She started her homework right after school, so I don't know where the time went that day. Every time I checked on her, she was working, and she doesn't have email or IM, so she wasn't being distracted that way. Who knows what she was thinking about all that time, not techniques for keeping her room clean, that's for sure. I guess it doesn't matter how much of a head start she gets on a project, she really doesn't buckle down and do the work until the pressure is on. Hmm, sounds familiar.
Procrastination is a terrible habit that I don't want to encourage in Leah, but then again, I always felt I wrote better projects and papers in college when I was under pressure. I guess what I'm really complaining about is the fact that I feel I have to stay up with her to make sure everything gets done. Her bad habit is cutting into my beauty sleep!
Oh, the unpredictability of a tween girl meltdown. At our house, the storms are few and far between, thankfully, but when they do happen, they're spectacular. We had the pleasure of weathering one last Sunday, I think the last one was back in August, so we were probably due. This one was about ice skates, on the surface, but you know that's never the real reason. I can't even pretend to understand the pubescent turmoil behind these explosions, I don't even know if Leah knows what she's really upset about, I just know once the storm starts, there's no stopping it. The only thing we can do is retreat to our corners, and give Leah space, let her get it out, let her calm down.
Unfortunately, the time it happened back in August, we were about to leave on a four-hour road trip. So retreat was not possible. Once we got her in the car (which took almost an hour of arguing, cajoling and threatening) we had another 45 minutes (in an enclosed space, mind you) of crying, even screaming at points, until she finally got whatever was bothering her out of her system. I guess the silver lining for me was, unlike toddler tantrums, this one I could almost ignore. I knew she wasn't in physical pain, wasn't hungry, didn't need a diaper change. I even joked to my husband about earplugs and/or drugs, although that comment earned me another 15 minutes of thunder from Leah.
This time, though, when the clouds began gathering, we just let Leah stay home, and the rest of us went to skate. And when we came back, the storm had passed. Leah was in her room, reading quietly, and she greeted me with a half-smile on her face. It made me sad that she missed the family outing, but it made me even sadder to realize I need to learn to handle this situation better. We won't always be able to walk away and let her calm down. It didn't have to go this way, and I've got to get better at recognizing her signs of distress and defusing the situation before it escalates. I know this isn't going to be the last storm on the horizon. Hopefully, the next time one rolls in, I'll be a better weatherman, and I'll be able to change the forecast to sunshine.
Leah was home sick today. This was her first sick day this school year, she's usually a pretty hardy kid. Of course, it also could have something to do with the fact that, in my house, a sick day is not necessarily a fun day at home. Unless you've demonstrated that you're truly sick, i.e. barfing, fever, green snot, you stay in bed, in your room, the whole day. No TV, no computer, no cell phone to text friends, just you and your books. Wait, actually that sounds like paradise to me, but not to my tween daughter. This policy is to discourage those "Ferris Bueller" days, those days she just "doesn't feel like going to school." Fortunately for her, those days are few and far between.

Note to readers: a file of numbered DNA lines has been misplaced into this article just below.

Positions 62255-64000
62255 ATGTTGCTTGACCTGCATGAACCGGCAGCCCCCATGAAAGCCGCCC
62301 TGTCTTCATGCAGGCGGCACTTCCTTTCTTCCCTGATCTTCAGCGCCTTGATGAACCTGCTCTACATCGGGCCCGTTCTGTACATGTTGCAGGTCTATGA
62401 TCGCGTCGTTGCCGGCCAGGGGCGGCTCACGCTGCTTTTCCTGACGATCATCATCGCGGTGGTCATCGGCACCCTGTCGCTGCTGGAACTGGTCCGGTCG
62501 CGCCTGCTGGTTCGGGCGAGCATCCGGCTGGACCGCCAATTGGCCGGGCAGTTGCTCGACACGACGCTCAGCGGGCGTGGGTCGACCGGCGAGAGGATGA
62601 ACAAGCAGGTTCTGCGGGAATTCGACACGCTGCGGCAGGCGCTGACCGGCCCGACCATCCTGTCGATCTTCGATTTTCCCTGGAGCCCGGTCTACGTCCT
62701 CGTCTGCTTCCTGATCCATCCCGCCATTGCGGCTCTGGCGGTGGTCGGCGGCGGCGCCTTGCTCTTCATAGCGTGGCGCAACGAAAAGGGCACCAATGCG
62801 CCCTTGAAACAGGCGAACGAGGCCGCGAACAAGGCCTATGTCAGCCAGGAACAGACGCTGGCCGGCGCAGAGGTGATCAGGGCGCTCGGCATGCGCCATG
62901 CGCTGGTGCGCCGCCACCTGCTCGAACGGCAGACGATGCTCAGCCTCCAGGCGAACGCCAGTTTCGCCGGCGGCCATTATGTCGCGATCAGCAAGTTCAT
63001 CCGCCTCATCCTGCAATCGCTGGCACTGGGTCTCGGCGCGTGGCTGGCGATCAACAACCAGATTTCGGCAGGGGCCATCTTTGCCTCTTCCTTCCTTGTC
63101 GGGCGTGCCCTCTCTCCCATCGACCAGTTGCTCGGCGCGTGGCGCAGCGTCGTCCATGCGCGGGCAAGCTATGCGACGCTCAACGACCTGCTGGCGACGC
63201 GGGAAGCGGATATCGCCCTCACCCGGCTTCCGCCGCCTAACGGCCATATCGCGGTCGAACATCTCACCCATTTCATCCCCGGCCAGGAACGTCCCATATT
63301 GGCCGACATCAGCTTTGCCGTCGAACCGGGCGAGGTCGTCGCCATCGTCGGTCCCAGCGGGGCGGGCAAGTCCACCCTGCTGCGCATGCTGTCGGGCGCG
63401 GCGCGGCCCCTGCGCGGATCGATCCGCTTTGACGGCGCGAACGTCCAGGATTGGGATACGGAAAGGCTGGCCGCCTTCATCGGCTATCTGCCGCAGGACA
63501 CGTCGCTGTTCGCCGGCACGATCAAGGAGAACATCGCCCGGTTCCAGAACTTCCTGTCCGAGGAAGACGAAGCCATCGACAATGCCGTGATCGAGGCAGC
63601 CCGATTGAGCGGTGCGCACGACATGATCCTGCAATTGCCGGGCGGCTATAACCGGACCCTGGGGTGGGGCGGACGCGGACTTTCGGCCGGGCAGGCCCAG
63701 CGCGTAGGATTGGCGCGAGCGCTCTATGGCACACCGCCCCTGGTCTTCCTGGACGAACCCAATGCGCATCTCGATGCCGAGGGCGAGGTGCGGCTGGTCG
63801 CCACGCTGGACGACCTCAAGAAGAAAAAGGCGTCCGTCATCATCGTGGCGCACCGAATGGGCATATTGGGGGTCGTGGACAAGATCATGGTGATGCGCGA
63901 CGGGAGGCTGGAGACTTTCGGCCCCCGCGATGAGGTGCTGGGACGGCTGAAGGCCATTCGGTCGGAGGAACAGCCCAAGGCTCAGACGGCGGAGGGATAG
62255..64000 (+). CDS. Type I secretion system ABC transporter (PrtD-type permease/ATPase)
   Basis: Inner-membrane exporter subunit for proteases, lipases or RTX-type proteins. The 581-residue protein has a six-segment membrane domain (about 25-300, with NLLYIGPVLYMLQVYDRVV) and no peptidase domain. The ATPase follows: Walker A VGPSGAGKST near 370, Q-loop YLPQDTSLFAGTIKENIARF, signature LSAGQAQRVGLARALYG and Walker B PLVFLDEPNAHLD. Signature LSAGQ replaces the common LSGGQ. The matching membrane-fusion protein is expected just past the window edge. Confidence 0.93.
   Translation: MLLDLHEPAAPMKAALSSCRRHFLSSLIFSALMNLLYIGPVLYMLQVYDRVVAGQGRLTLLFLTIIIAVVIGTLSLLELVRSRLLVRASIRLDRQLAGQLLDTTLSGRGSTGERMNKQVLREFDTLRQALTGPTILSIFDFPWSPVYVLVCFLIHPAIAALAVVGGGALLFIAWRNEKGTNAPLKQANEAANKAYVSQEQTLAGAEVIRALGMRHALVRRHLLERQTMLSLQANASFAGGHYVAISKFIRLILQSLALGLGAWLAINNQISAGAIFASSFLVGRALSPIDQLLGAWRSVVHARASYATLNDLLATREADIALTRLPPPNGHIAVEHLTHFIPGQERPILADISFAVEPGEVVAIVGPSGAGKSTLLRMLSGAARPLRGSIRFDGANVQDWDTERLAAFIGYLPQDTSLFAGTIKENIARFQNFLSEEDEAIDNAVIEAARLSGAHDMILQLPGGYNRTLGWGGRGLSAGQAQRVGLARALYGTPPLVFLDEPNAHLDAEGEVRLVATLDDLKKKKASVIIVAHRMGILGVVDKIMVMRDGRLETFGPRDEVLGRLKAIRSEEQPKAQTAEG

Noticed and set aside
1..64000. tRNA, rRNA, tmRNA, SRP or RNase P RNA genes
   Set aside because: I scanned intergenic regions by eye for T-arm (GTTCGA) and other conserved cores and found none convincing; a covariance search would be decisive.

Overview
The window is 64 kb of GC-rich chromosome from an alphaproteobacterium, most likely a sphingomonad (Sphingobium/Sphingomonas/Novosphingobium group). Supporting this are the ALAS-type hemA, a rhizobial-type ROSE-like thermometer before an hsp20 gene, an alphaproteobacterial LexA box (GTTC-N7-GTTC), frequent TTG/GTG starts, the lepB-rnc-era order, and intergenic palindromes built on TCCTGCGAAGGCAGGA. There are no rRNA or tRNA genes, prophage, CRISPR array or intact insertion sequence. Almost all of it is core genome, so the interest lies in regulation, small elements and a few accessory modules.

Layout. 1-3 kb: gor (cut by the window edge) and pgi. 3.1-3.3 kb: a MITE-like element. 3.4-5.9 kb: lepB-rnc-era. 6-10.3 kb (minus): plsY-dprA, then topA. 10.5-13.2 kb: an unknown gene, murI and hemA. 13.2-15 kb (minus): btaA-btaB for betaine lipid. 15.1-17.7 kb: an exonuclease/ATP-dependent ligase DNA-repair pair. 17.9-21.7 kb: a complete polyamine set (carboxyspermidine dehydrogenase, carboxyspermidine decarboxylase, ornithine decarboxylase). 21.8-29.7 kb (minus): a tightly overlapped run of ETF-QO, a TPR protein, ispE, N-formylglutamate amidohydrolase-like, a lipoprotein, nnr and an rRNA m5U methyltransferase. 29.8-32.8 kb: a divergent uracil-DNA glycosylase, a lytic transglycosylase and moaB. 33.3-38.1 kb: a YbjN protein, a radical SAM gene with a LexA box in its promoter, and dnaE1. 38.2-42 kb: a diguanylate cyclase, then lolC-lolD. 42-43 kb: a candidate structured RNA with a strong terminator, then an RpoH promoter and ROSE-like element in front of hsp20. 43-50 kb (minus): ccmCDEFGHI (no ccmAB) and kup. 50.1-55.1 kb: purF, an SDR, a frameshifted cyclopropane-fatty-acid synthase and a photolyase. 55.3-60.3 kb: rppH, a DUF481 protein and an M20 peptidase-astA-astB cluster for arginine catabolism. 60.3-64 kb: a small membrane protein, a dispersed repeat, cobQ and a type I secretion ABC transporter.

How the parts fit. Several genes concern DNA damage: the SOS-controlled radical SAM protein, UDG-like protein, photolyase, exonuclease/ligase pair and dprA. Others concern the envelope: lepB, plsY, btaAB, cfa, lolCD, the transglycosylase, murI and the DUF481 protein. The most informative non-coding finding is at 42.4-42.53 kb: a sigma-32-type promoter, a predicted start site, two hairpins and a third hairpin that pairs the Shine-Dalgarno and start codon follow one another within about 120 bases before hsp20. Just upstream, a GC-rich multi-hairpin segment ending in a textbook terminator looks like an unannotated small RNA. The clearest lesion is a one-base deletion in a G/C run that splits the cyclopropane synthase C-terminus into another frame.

Complicating the sickness issue, is the fact that she refuses to take any medicine. In any form. Well, scratch that, she used to take chewable Motrin. But for her weight now, she has to take so many little orange tablets, she's overwhelmed before she starts. And we long ago passed the stage where I could trick her by hiding medicine in something else. I don't feel any sympathy for her though, I know she could learn to swallow pills if she really tried. I even bought her those tiny M&Ms to practice on. So far though, taking medicine is a no go. Which, ironically, is exactly how I feel about medicine. I rarely take any myself, I prefer feeling miserable to the side effects of cold medicine. It usually makes me so jittery I can't sleep at night.
So Leah spent the day in her room, reading and sleeping. I guess she really was sick, because she didn't eat much all day and didn't complain about having nothing to do. By the end of the day, she said she felt better and she believes "sleep is the best medicine". Ha. My thoughts exactly.
We've just made the decision to send Leah to sleep-away camp this summer. She'll be thirteen when she goes, and her bags are packed and ready to go right now. I don't think it's possible for her to be more excited. My husband started to go to camp at about this age, he went for years, he was even a camp counselor during his summer breaks in college. In fact, I remember driving up to his camp on parent's visiting day, the one day I got to see him for a whole summer.
I was split between two camps (see what I did there?) about this decision. My head said let her go, it's right up her alley, it's a performing arts camp, with plenty of activity choices for her. She loves to make new friends, she loves to perform, and it's only for three weeks. My heart said mah baybeee! As you can see, my cooler head prevailed on that one.
Now we wait and mark the time until July. Leah watches the DVD the camp sent 17 times a day, and I start labeling her underwear. That's about the only thing I know about sleep-away camp -- label your stuff. I think I might let her father handle the packing for this one. Or maybe not. I'm picturing her on her first day, opening a duffle bag filled with eleven white t-shirts, one pair of underwear (with no name!) and one lonely sock.